Palo Alto Networks Unit 42 threat research team has just uncovered a new set of attacks by the Sofacy group using malicious emails targeting foreign affairs agencies and ministries in North America and Europe, including a European embassy in Moscow.
Given the significant activity attributed to Sofacy, and the new evidence directly targeting the diplomatic community, Palo Alto Networks wants to ensure that foreign affairs agencies around the world understand how the attacks are carried out, and what agencies and personnel can do to protect themselves.
The Sofacy Group (AKA APT28, Grizzly Steppe, Fancy Bear, STRONTIUM, Sednit, Tsar Team, Pawn Storm) is a well-known hacking organization widely reported to be associated with Russia by the US Intelligence Community, numerous media reports and other cybersecurity companies. Sofacy Group has been associated with many attacks against targets around the world, including the International Olympic Committee (IOC) in 2018, the World Anti-Doping Agency in 2016, the Dutch Safety Board in 2015, and German, French, Ukrainian, and Dutch political and military targets throughout 2014 through 2018.
How the Attacks are Carried Out: Via Email
These attacks begin with an email sent to a carefully chosen target in the agency. The recent spoofed emails we have seen are forged to appear to come from Jane’s 360 Defense Events to tell the recipient about events coming up in 2018.
- The actual subject line is “Upcoming Defense events February 2018”
- The sender address falsely claims to be “Jane's 360 defense events <firstname.lastname@example.org>"
- The email has a Microsoft Excel spreadsheet attached and urges the recipient to open the attachment Most importantly, the email says “If you have trouble viewing the document you can try to enable content to resolve the issue”
The figure below shows an example.
Once the recipient opens the Excel spreadsheet, she or he does have trouble viewing the document: it opens as a blank spreadsheet. The attackers are relying on the recipient to follow the instruction in the email and click “Enable Content”. You can see below what the spreadsheet looks like and the enable content button.
Clicking the “Enable Content” button is the key to the attack. While it makes the text in the spreadsheet visible and so seems to solve the problem, it’s a trick: It’s really running a program that silently installs a program on the system. This program gives the attackers complete control over the computer and can enable them to copy documents, usernames, passwords, account information and even take screenshots.
How you can protect yourself
There are several things that you can do to help protect against these latest Sofacy attacks and others like it. With the public awareness of this particular decoy, it is highly likely that the Sofacy group will shift their attacks to spoof emails from a different organization to continue carrying out these attacks. Additionally, this attack technique is not exclusive to the Sofacy Group.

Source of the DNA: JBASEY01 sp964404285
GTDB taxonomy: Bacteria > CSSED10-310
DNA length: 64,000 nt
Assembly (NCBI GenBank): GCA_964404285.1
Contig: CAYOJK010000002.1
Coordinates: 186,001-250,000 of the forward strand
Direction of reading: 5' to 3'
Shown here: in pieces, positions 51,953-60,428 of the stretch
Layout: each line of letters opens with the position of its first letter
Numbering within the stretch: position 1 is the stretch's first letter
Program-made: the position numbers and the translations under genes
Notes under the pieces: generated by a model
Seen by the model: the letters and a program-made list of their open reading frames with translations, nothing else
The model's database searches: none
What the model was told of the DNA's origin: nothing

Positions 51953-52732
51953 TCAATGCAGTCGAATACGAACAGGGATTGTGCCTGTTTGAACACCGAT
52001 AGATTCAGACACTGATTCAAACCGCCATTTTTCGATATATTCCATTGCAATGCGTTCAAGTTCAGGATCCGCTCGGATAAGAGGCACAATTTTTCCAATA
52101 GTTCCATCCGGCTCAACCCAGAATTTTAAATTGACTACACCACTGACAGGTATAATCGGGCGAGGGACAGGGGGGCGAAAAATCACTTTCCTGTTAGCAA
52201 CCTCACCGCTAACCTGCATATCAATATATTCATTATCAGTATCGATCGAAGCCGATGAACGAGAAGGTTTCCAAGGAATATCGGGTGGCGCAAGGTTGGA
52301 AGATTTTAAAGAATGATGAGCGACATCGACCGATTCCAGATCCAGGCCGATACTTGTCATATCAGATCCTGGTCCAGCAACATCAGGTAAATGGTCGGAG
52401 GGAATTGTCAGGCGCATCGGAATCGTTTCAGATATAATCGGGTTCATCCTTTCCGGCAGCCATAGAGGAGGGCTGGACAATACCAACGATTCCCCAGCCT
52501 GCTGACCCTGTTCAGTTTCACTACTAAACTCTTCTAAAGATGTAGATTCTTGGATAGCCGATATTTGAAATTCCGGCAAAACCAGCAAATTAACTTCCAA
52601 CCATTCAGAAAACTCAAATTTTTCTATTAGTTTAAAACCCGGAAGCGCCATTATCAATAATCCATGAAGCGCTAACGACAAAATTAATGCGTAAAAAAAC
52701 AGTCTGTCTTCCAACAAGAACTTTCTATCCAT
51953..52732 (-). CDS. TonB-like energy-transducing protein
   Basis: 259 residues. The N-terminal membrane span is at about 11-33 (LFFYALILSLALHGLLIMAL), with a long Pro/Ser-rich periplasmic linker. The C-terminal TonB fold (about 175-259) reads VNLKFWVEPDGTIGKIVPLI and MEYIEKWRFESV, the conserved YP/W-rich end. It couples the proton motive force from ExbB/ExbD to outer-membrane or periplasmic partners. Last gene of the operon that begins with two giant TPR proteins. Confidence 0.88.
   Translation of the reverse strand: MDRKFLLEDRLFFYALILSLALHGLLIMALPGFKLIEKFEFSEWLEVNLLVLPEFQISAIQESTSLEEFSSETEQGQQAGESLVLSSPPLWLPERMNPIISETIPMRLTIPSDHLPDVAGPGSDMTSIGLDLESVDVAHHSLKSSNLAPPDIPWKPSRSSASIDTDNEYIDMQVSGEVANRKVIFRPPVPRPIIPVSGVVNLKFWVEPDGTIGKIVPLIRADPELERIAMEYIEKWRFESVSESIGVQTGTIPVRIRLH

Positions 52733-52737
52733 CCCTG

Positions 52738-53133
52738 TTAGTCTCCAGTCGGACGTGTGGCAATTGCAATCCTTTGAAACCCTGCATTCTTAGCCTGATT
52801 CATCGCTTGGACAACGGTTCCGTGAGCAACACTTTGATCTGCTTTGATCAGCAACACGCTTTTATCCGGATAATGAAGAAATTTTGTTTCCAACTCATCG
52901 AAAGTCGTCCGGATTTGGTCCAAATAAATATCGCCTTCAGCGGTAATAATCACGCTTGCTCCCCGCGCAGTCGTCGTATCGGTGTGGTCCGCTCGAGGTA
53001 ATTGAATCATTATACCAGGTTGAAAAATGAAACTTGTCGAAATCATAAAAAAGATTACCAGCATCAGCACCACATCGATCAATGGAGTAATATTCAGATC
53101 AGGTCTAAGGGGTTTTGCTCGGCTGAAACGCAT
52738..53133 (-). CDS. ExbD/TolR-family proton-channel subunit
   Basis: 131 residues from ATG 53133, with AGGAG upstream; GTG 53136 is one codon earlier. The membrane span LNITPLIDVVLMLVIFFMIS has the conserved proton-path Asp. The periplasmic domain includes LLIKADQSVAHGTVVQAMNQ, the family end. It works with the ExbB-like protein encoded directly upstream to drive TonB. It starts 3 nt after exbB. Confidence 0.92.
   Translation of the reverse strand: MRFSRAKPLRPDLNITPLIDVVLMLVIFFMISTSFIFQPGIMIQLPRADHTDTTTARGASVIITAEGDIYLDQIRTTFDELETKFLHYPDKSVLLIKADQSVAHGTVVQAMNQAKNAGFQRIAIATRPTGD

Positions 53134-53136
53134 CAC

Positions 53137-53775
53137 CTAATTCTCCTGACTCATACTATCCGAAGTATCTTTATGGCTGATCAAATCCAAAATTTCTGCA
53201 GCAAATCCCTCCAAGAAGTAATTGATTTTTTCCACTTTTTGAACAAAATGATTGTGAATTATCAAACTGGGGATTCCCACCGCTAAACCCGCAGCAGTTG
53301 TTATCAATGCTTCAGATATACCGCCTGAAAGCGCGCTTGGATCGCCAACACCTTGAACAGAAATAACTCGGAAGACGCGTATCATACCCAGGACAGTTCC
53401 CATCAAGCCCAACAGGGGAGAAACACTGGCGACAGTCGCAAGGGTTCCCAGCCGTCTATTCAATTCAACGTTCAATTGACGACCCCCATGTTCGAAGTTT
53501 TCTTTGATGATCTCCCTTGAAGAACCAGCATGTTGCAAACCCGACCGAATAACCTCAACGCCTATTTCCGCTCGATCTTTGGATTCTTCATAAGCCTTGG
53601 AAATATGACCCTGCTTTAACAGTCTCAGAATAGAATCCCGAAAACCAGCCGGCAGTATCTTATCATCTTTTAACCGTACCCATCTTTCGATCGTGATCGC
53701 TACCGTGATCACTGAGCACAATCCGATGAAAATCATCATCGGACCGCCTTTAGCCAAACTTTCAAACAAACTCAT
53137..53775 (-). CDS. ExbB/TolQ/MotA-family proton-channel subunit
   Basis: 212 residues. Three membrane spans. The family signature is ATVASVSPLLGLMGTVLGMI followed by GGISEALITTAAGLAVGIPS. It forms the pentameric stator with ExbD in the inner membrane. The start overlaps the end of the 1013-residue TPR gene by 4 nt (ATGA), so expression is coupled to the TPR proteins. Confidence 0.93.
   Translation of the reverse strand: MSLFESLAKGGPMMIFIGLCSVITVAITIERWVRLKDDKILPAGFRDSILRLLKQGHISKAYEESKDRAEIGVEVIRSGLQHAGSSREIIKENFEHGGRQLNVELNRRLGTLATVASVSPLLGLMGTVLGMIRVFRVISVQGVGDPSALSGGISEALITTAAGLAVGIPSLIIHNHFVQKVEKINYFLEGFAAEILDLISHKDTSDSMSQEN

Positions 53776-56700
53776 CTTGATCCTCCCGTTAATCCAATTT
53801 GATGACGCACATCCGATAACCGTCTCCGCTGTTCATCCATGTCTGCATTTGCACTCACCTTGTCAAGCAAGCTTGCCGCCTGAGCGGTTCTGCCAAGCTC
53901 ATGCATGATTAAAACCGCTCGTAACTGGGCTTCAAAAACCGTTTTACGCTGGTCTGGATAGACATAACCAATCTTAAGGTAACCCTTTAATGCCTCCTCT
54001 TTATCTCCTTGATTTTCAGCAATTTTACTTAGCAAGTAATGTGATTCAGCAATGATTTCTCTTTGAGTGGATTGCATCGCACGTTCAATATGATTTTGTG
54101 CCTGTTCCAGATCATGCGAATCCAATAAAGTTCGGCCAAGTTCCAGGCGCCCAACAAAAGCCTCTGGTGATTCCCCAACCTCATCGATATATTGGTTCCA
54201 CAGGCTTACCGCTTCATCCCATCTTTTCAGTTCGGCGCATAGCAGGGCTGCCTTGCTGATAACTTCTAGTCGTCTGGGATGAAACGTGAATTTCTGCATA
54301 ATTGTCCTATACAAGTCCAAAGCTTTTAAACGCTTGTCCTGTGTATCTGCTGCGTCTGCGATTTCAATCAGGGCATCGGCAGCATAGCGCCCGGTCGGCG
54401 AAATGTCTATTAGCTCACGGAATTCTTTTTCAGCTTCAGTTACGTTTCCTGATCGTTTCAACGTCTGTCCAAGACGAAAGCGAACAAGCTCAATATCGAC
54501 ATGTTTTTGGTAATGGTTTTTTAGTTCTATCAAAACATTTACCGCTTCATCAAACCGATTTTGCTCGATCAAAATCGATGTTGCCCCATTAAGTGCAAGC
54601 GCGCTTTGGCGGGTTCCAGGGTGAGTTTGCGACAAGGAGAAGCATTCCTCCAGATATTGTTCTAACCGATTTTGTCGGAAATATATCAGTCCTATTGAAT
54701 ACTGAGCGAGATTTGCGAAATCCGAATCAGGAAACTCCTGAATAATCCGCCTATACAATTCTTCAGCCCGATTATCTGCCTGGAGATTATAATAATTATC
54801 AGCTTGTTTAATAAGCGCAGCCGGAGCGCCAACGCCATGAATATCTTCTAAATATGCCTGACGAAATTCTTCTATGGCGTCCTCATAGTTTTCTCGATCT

Therefore, these suggested actions can protect not just against these known attacks but others like it.
- First: Ensure your agency is running advanced security that can provide protection against attacks like this.
- Second: You may also want to work with your security team to determine if you received this particular email and if this attack potentially impacted you.
- Third: Be cautious when opening attachments that you get through email. If you get an unexpected email with an attachment be very wary.
- Fourth: Be even more cautious when opening an attachment that in some way tells you to “Enable Content”. The “Enable Content” button is actually a security protection in Microsoft Word and Excel: it prevents programs from running. Attackers regularly try to get people to turn off this protection using tricks like we see here.
An unexpected email message with an attachment that says you should “enable content” has a high likelihood of being malicious in some way. If you get an email like this, you shouldn’t open the attachment and click “enable content”. Instead, you should verify that the message and the attachment are legitimate by contacting the sender in some way other than replying to the email (because replying to the email may go back to the attackers who will, of course, say it’s legitimate). Or, just delete the message and report it to your security team.
Palo Alto Networks Unit 42 regularly researches threats like these and provides information about them on our blog.
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